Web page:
Note the ' t' function in the above excerpt. This function is related to the translation function, which allows Drupal to show the name for the region in the chosen language inside the administration interface.

The second highlighted section is informational. In this excerpt, the order of precedence among template files is defined. The comments in the code here are very useful; note the example showing how the system will respond to a theme file along each element of the path:

// Build a list of suggested template files in order of specificity. One

// suggestion is made for every element of the current path, though

// numeric elements are not carried to subsequent suggestions. For example,

// http://www.example.com/node/lZedit would result in the following

// suggestions:

// page-node-edit.tpl.php // page-node-l.tpl.php // page-node.tpl.php // page.tpl.php $i = 0;

$suggestion = 'page'; $suggestions = array($suggestion); while ($arg = arg($i++)) {

$suggestions[] = $suggestion . '-' . $arg; if (!is_numeric($arg)) {

if (drupal_is_front_page()) { $suggestions[] = 'page-front';

return _phptemplate_callback('page', $variables, $suggestions);

The mechanism provided in the example sets out an important principle that is, the order of precedence in the event of the presence of multiple template files. This hierarchy makes it possible for a developer, like you, to create specific templates for specific elements. The option to create themes that can be associated with every element on the path creates a great deal of PHPTemplate's flexibility. Learning to take advantage of that flexibility is one of the key goals of this book.

A Look at the Key PHPTemplate File Contained in the Theme

The template files contained inside the themes/engines/phptemplate directory are all linked to another file, page .tpl. php, which is located inside the individual theme directory. This file is key to enabling PHPTemplate within a theme.

Some themes use only the basic page .tpl. php file to achieve the look and functions the developer desires, others contain a wide variety of additional template files that serve to style specific content or screen space.

For this example, I am using the page .tpl. php file from the theme Zen. Zen is not only a representative example of a typical page .tpl. php file, but also a particularly useful example due to good use of comments within the code.

<!DOCTYPE html PUBLIC "-//W3C//DTD XHTML 1.0 Strict//EN" "http://www. w3.org/TR/xhtml1/DTD/xhtml1-strict.dtd">

<html xmlns="http://www.w3.org/19 9 9/xhtml" lang="<?php print $language ?>" xml:lang="<?php print $language ?>">

<title><?php print $head_title; ?></title> <?php print $head; ?> <?php print $styles; ?> <?php print $scripts; ?> </head>

<?php /* different ids allow for separate theming of the home page */ ?>

<body class="<?php print $body_classes; ?>"> <div id="page"> <div id="header">

<div id="logo-title">

<?php print $search_box; ?> <?php if ($logo): ?>

?>" title="<?php print t('Home'); ?>"> <img src="<?php print $logo;

?>" alt="<?php print t('Home'); ?>" id="logo" />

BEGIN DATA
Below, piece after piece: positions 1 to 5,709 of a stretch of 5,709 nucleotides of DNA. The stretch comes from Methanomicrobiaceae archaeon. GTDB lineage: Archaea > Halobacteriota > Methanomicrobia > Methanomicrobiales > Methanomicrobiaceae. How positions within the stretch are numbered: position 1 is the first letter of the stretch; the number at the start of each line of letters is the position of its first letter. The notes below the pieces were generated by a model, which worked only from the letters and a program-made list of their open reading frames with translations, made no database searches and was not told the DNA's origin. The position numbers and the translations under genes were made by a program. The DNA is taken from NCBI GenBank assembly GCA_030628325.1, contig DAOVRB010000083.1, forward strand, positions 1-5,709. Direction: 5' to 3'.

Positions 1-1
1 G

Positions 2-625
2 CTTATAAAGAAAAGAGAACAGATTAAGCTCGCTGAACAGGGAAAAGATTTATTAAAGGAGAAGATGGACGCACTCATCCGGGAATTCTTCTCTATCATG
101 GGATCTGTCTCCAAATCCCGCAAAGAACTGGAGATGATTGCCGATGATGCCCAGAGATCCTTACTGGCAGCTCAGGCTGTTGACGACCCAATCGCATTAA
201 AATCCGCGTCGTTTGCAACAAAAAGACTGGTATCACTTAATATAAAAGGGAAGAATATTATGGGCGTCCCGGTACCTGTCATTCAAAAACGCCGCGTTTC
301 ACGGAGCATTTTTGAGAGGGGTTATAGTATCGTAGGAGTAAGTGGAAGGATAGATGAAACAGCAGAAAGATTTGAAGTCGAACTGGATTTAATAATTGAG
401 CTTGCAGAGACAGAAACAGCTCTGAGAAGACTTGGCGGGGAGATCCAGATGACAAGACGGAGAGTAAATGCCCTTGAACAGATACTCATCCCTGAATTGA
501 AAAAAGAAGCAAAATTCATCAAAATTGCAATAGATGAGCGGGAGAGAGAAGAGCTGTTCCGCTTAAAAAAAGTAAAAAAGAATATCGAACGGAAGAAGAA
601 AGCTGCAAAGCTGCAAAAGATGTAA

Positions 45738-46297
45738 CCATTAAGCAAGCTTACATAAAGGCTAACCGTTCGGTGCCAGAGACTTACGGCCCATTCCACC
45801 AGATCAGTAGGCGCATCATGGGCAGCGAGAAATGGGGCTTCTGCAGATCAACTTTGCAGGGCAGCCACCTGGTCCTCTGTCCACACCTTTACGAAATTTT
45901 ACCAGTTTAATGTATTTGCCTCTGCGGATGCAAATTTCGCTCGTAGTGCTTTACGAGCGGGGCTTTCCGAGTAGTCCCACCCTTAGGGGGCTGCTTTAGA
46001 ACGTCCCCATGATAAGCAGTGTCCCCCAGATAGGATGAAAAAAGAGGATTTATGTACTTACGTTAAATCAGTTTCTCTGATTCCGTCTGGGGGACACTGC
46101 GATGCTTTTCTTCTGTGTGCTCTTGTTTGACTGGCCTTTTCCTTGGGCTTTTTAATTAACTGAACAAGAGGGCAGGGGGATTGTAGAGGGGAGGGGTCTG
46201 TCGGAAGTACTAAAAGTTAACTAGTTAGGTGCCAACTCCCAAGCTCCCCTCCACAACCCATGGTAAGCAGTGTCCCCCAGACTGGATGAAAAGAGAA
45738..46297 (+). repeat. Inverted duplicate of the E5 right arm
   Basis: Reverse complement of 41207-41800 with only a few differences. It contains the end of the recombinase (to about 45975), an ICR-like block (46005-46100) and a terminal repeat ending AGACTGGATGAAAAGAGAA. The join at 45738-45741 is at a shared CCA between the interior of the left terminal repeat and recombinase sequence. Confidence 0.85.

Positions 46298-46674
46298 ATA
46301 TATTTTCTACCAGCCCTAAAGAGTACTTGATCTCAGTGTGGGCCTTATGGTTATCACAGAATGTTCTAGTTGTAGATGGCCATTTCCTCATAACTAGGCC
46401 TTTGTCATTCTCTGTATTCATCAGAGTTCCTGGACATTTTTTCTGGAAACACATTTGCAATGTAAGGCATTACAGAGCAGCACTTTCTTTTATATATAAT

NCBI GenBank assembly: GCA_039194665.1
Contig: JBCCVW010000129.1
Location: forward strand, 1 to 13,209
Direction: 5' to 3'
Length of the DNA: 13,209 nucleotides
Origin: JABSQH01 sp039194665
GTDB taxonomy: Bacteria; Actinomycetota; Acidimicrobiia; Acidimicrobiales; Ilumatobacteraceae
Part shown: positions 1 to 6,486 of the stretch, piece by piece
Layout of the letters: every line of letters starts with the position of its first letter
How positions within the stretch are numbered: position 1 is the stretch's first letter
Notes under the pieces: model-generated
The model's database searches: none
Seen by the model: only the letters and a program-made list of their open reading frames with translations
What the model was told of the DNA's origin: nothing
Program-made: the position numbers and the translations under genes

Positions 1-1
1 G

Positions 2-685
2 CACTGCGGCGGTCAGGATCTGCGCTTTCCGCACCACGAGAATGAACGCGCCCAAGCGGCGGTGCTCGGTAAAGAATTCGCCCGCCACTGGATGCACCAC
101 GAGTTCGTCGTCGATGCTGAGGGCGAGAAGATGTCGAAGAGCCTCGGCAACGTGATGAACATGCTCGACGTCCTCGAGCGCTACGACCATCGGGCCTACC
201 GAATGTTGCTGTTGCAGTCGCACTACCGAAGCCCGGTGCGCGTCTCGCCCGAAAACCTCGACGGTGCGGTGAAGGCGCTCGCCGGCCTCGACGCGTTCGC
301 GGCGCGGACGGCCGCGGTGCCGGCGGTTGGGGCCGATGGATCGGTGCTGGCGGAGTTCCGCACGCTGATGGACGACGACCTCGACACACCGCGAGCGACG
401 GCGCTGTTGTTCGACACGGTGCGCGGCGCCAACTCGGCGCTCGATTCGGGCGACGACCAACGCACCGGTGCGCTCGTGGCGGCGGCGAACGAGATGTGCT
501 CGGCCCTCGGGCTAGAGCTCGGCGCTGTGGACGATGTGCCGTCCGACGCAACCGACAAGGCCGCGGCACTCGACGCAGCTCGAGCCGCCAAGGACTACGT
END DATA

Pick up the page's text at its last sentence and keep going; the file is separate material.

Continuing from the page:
</a> <?php endif; ?> <div id="name-and-slogan">

<?php if ($site_name): ?> <h1 id='site-name'>

<a href="<?php print $base_path ?>"

title="<?php print t('Home'); ?>"> <?php print $site_name; ?> </a>

</hl> <?php endif; ?> <?php if ($site_slogan): ?> <div id='site-slogan'>

<?php print $site_slogan; ?> </div> <?php endif; ?>

</div> <!-- /name-and-slogan --> </div> <!-- /logo-title -->

<div id="navigation" class="menu <?php if ($primary_links) { print "withprimary"; } if ($secondary_links) { print " withsecondary"; } ?> "> <?php if ($primary_links): ?>

<div id="primary" class="clear-block">

<?php print theme('menu_links', $primary_links); ?> </div> <?php endif; ?>

<div id="secondary" class="clear-block">

<?php print theme('menu_links', $secondary_links); ?> </div> <?php endif; ?> </div> <!-- /navigation --> <?php if ($header || $breadcrumb): ?> <div id="header-region">

<?php print $breadcrumb; ?> <?php print $header; ?> </div> <?php endif; ?>

<div id="container" class="clear-block"> <?php if ($sidebar_left): ?>

<div id="sidebar-left" class="column sidebar">

<?php print $sidebar_left; ?> </div> <!-- /sidebar-left --> <?php endif; ?>

<div id="main" class="column"><div id="squeeze">

<?php if ($mission): ?><div id="mission"><?php print $mission;

?></div><?php endif; ?> <?php if ($content_top):?><div id="content-top"><?php print $content_top; ?></div><?php endif; ?>

<?php if ($title): ?><hl class="title"><?php print $title;

?></hl><?php endif; ?> <?php if ($tabs): ?><div class="tabs"><?php print $tabs;

<?php print $help; ?> <?php print $messages; ?> <?php print $content; ?> <?php print $feed_icons; ?>

<?php if ($content_bottom): ?><div id="content-bottom"><

?php print $content_bottom; ?></div><?php endif; ?> </div></div> <!-- /squeeze /main --> <?php if ($sidebar_right): ?>

<div id="sidebar-right" class="column sidebar">

<?php print $sidebar_right; ?> </div> <!-- /sidebar-right --> <?php endif; ?> </div> <!-- /container --> <div id="footer-wrapper"> <div id="footer">

<?php print $footer_message; ?> </div> <!-- /footer --> </div> <!-- /footer-wrapper --> <?php print $closure; ?> </div> <!-- /page --> </body> </html>